They complained so much even God got fed up.  Moses on more than one occasion had to intervene and pray for their deliverance.  One of my favorite stories is when God wanted to let them die in the wilderness and Moses said, “God, you can’t do that.  If they die, the people in Egypt will say that even you couldn’t handle such a spoiled group of kids.”  So the  grumbling continued until we come to this strange and disturbing story about snakes and the salvation of God.
        It began once again with the people whining.  “God, why did you bring us out here in the wilderness?   There is no food or water and what food we have taste awful”.  So God sent snakes into the camp.
        I realize in some parts of the Middle East snakes are seen as wise creatures.  I have read where snakes are a symbol of healing.  That is all well and good, but as far as I am concerned, any mention of snakes is enough to make my skin crawl.  I know certain snakes eliminate the rat population, certain snakes make wonderful pets and any snake with a rounded head is not even poisonous.  That hardly matters.  To me a snake is a snake and if I spot one I start looking for a hoe rather than the geometric circumference of its skull.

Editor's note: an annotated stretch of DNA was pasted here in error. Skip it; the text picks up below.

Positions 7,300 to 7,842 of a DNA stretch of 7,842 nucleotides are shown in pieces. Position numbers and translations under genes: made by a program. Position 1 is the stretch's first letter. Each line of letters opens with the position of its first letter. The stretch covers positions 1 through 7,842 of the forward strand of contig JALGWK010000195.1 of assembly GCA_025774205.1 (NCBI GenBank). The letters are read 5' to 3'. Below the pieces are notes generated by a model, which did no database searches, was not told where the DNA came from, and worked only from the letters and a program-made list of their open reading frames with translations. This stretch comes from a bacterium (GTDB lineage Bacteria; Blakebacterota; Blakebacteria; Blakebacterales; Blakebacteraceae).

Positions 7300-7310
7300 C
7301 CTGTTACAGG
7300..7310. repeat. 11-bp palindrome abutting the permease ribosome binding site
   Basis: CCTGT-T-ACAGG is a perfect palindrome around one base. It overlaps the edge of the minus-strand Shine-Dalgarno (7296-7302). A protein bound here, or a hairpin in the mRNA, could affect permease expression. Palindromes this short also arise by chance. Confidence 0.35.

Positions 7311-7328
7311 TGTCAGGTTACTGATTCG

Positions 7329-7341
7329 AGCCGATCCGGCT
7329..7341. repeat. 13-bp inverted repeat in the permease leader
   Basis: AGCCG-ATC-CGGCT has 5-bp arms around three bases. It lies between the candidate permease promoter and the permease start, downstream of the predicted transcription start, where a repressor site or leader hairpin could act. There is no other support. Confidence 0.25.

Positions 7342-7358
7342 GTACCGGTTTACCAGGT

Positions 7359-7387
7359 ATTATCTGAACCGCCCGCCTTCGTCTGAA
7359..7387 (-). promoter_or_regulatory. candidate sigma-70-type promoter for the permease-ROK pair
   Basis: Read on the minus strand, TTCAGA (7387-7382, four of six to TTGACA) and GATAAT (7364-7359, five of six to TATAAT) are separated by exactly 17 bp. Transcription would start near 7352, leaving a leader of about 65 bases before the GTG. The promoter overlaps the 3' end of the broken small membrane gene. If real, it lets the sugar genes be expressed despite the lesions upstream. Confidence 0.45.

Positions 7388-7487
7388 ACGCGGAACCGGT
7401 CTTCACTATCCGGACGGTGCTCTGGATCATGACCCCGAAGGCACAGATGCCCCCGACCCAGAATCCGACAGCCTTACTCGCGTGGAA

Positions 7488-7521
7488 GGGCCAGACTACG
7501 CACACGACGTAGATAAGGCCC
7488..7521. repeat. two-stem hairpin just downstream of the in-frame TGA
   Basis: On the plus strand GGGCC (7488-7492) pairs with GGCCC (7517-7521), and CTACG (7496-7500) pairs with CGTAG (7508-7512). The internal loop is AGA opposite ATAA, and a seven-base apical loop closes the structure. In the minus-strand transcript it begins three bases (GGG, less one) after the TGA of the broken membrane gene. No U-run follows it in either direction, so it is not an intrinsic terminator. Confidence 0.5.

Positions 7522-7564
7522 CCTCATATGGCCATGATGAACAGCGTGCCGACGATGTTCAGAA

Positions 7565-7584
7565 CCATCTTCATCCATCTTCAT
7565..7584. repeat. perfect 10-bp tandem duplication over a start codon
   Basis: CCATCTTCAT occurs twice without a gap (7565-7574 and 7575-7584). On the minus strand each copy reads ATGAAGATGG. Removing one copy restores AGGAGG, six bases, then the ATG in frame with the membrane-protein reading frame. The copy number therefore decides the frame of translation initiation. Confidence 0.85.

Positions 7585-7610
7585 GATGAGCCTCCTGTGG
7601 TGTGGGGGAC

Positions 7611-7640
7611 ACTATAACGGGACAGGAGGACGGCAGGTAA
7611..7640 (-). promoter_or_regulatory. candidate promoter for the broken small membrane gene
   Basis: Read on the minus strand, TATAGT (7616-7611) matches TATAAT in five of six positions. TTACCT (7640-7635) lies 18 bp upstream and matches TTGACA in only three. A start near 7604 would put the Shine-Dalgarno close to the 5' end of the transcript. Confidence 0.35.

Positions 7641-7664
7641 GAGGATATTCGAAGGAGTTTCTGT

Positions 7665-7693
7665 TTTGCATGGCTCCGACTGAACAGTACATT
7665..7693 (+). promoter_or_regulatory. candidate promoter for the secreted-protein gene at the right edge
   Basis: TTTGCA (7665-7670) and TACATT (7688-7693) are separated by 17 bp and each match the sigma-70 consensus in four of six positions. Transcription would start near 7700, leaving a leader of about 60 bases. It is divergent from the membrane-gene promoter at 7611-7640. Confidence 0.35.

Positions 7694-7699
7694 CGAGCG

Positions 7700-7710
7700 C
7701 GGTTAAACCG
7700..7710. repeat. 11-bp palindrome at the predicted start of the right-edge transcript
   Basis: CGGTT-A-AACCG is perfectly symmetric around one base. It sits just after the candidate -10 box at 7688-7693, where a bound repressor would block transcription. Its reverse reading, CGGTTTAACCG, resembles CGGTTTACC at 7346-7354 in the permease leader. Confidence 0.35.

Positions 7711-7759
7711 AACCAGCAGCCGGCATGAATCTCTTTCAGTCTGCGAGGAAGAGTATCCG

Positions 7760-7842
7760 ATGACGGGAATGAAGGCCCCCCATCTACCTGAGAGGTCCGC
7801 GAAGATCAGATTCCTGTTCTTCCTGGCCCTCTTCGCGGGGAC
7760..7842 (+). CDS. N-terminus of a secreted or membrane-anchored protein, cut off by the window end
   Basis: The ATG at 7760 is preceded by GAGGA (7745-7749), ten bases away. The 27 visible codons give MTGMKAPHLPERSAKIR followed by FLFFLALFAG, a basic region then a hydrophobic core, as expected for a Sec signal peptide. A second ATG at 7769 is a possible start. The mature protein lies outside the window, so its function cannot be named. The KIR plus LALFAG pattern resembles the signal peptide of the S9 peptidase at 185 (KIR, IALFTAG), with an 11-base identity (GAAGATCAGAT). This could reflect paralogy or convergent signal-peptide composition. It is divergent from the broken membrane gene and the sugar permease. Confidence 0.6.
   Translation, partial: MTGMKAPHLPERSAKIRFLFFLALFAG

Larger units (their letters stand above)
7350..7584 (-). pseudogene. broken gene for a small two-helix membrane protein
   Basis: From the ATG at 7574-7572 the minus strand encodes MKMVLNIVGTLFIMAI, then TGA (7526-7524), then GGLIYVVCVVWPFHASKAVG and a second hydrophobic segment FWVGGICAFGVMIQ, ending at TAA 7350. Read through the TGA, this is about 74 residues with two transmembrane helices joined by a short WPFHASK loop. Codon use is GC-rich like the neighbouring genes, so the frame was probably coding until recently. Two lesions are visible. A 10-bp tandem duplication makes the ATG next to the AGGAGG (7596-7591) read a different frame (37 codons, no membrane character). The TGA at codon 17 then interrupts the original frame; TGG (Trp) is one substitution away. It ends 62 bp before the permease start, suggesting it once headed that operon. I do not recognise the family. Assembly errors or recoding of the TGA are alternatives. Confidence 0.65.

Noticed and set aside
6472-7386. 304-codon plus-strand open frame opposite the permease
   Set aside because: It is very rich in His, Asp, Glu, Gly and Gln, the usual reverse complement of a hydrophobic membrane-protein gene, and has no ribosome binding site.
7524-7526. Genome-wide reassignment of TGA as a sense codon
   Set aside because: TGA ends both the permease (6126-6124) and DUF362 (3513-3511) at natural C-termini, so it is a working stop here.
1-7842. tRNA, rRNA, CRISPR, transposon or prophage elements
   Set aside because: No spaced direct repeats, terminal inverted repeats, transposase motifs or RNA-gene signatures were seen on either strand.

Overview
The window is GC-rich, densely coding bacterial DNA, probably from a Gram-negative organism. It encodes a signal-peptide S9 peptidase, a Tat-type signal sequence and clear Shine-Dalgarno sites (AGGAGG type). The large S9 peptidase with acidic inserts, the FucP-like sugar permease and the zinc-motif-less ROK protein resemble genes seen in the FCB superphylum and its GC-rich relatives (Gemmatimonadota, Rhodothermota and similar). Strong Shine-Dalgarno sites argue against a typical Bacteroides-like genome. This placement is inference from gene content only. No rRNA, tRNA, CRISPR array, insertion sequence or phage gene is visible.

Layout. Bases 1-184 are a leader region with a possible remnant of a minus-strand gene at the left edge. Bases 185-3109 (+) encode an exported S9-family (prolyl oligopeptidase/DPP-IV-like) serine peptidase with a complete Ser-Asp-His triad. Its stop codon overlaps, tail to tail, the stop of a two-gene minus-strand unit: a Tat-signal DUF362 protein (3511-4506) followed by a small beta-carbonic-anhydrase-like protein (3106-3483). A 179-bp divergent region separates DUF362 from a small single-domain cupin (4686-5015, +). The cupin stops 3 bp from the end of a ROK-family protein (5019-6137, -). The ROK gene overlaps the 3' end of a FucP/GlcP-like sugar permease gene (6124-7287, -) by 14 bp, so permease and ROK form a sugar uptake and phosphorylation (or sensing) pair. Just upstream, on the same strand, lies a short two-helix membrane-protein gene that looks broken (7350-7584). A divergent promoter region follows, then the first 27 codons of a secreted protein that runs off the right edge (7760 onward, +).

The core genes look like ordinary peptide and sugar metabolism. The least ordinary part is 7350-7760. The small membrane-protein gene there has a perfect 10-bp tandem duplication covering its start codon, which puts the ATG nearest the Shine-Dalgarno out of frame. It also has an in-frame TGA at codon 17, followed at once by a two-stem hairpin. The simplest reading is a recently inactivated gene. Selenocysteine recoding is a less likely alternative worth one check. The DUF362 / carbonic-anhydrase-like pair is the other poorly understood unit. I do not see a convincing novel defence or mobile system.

Sending children to bed without Manna is one thing.  But infiltrating their camp with snakes seems down right nasty.  And yet, if I am able to set aside my own inhibitions and view this story through the mindset of this ancient people,  there is some really good stuff here that plays well even today.
        Karen Joines, in her book Serpent Symbolism in the Old Testament, writes, “Snakes represent both life and death.  Their fangs are strong enough to puncture flesh, yet their eyes flash with wisdom.  Furthermore,  they annually discard their old flesh, signifying a reoccurring youthfulness.  The snake became an object of both intense animosity and reverence.”